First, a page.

I just heard the news that Neil Armstrong has died at the age of 82 because of complications related to heart surgery.
Neil Armstrong was not just an astronaut, not just a space explorer. He was the real thing. The first Space Age hero who was American through and through, but loved and admired by the world.
His walk on the moon on 20 July 1969 will live forever in the annals of human history...and so will Neil Armstrong, right alongside Christopher Columbus and Charles Lindbergh.
I'm reprinting my blog of July 12, 2011, which touched on the end of the manned moon program for the United States. If one man symbolized that program, it was Armstrong.
Rest in Peace.
THURSDAY, JULY 21, 2011
To Touch the Face of God
On 25 May 1961, President John F. Kennedy made a bold announcement before Congress in which he committed “…this nation..to achieving the goal before this decade is out, of landing a man on the moon….”
Alan Shepard made the first manned sub-orbital flight in the Mercury Freedom 7, on 5 May 1961. He answered when asked what he was thinking about just before lift-off, “that every part of this ship was built by the lowest bidder.” Alan Shepard also pirated a golf ball and club onto a later moon flight and hit the first golf shot in space.
Apollo XI took American astronauts to the moon, landing 20 July 1969. Neil Armstrong said, “Houston, Tranquility Base here. The Eagle has landed." These first men on the moon were proud to plant the Stars and Stripes on its surface, something most who watched the astonishing feat of the descent and moonwalk will never forget.
Then came Apollo XIII’s famous “Houston, we have a problem” that led to the live-TV solutions that rescued John Swigert, Jr., James Lovell and Fred Haise Jr., when their April 1970 moon flight developed technical problems that threatened their ability to re-enter the Earth’s orbit. They came home safely and it had become clear that manned space flight was dangerous, but manageable for the experts on the ground and in the ships.
But, the American space program has come to an end for the time being. NASA’s Atlantis made its landing at Kennedy Space Center just before 6 a.m. local time, today, 21 July 2011, marking the end of a 30-year space shuttle program, a program that has become a symbol for American space exploration leadership.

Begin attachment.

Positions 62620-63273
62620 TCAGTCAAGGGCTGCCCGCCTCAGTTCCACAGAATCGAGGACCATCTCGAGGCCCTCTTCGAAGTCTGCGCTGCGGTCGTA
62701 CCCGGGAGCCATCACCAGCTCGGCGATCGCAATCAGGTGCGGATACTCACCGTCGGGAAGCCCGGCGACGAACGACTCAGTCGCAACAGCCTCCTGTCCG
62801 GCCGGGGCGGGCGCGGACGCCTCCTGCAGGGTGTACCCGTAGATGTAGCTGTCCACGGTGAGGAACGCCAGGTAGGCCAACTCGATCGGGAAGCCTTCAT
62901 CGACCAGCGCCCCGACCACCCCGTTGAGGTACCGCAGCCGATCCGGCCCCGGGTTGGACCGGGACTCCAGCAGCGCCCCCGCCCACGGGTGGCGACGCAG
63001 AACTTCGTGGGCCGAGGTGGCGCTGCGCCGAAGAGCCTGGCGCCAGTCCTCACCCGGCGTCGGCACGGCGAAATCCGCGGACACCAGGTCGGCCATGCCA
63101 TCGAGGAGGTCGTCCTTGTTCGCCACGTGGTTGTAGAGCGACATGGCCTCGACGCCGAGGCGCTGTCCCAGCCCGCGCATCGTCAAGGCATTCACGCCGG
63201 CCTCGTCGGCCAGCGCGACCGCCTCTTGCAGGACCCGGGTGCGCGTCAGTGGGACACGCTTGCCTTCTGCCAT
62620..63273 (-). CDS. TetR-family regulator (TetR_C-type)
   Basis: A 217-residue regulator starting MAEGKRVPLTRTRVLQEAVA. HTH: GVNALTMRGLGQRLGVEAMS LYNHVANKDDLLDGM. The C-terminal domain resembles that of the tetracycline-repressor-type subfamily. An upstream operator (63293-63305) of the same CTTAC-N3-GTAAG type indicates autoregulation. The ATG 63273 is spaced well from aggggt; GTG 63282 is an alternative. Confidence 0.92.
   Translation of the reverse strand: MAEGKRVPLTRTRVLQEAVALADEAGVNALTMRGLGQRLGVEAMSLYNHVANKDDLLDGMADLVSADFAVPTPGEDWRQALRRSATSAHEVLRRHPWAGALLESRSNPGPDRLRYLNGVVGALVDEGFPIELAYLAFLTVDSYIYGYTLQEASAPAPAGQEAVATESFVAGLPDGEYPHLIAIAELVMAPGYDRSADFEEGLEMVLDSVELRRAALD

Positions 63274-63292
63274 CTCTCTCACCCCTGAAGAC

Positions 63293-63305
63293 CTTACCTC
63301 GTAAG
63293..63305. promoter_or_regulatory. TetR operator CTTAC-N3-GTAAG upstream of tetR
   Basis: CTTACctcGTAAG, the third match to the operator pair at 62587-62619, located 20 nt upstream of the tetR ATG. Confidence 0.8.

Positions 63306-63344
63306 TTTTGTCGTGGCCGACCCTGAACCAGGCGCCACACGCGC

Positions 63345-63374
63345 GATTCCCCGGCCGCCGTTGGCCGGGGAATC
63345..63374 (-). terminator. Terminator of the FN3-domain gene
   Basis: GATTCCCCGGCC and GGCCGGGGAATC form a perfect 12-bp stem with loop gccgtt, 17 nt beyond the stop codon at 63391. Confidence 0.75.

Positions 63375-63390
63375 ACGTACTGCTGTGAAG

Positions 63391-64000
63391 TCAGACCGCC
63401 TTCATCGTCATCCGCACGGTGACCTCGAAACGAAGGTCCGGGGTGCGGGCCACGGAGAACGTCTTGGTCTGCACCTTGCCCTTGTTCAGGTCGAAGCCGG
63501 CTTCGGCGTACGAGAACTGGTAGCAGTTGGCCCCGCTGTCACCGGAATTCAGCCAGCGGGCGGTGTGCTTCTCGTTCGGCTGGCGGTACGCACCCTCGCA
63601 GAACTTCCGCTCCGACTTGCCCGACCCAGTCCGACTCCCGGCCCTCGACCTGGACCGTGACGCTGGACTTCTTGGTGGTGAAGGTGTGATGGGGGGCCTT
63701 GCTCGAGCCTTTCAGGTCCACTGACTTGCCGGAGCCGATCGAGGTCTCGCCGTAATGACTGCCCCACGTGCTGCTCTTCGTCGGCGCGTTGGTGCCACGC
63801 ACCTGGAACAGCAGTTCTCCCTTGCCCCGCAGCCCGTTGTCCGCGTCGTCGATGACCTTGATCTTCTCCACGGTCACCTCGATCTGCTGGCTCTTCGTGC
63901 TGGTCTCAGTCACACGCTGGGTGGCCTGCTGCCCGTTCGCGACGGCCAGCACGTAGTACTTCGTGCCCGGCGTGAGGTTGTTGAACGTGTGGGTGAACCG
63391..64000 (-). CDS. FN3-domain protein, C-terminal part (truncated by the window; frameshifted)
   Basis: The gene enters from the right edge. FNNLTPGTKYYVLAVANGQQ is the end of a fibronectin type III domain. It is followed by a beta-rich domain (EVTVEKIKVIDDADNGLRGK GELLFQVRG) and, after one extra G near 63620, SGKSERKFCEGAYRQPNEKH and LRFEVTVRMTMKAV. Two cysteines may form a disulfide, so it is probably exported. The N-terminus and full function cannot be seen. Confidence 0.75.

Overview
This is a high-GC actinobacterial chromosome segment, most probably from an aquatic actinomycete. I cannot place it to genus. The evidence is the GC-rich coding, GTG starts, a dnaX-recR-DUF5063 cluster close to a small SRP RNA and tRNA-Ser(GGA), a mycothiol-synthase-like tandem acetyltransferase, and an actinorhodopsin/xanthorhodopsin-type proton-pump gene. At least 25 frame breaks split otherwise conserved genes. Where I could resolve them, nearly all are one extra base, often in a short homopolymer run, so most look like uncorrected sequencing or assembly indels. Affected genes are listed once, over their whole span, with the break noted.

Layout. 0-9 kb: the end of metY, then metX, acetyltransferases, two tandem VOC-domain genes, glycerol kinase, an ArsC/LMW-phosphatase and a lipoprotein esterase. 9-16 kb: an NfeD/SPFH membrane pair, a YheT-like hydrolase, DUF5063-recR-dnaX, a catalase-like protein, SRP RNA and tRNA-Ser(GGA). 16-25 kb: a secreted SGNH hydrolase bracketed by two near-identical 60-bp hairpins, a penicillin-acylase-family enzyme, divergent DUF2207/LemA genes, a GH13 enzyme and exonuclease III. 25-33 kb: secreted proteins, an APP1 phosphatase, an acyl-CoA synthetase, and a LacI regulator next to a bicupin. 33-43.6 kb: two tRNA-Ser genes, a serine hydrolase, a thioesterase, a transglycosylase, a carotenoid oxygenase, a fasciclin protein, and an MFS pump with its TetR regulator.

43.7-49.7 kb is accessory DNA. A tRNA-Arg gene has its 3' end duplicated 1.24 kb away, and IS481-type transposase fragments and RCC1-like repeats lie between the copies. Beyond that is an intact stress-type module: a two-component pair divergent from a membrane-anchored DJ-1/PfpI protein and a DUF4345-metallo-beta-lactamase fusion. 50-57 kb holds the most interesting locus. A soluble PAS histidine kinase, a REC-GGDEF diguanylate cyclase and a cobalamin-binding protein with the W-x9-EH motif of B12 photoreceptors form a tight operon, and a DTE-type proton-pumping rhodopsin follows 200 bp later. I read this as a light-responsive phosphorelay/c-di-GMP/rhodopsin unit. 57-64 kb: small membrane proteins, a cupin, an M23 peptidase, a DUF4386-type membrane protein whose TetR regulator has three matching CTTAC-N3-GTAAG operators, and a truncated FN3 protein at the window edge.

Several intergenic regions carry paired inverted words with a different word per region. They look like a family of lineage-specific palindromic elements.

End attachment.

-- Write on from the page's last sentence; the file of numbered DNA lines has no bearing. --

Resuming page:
The next phase of America’s space program is said to be to land on an asteroid and on Mars. A precursor of these goals was the Messenger Probe around Mercury, with the announcement of its handlers, “We have orbit” on March 17, 2011.
America’s love affair with space is not over, but President Kennedy’s call was only the first of many. We have put men on the moon, walked in space, built the space station and launched the Hubbell telescope that is bringing back to Earth startling photos of outer space.
We also lost the valiant crew of Space Shuttle Columbia and her crew of 7 during her re-entry on 1 February 2003. And the crew of Space Shuttle Challenger was lost during lift-off. It was on 28 January 1986. That same day, President Reagan gave one of his most memorable speeches. It ended with the lines that will live in the hearts of Americans forever.
"We will never forget them, nor the last time we saw them this morning as they prepared for their journey and waved goodbye and slipped the surly bonds of earth to touch the face of God."
Americans cannot help but be sad today. Yet, we know we will be back in space, for as Ronald Reagan would have said, “If not us, who?”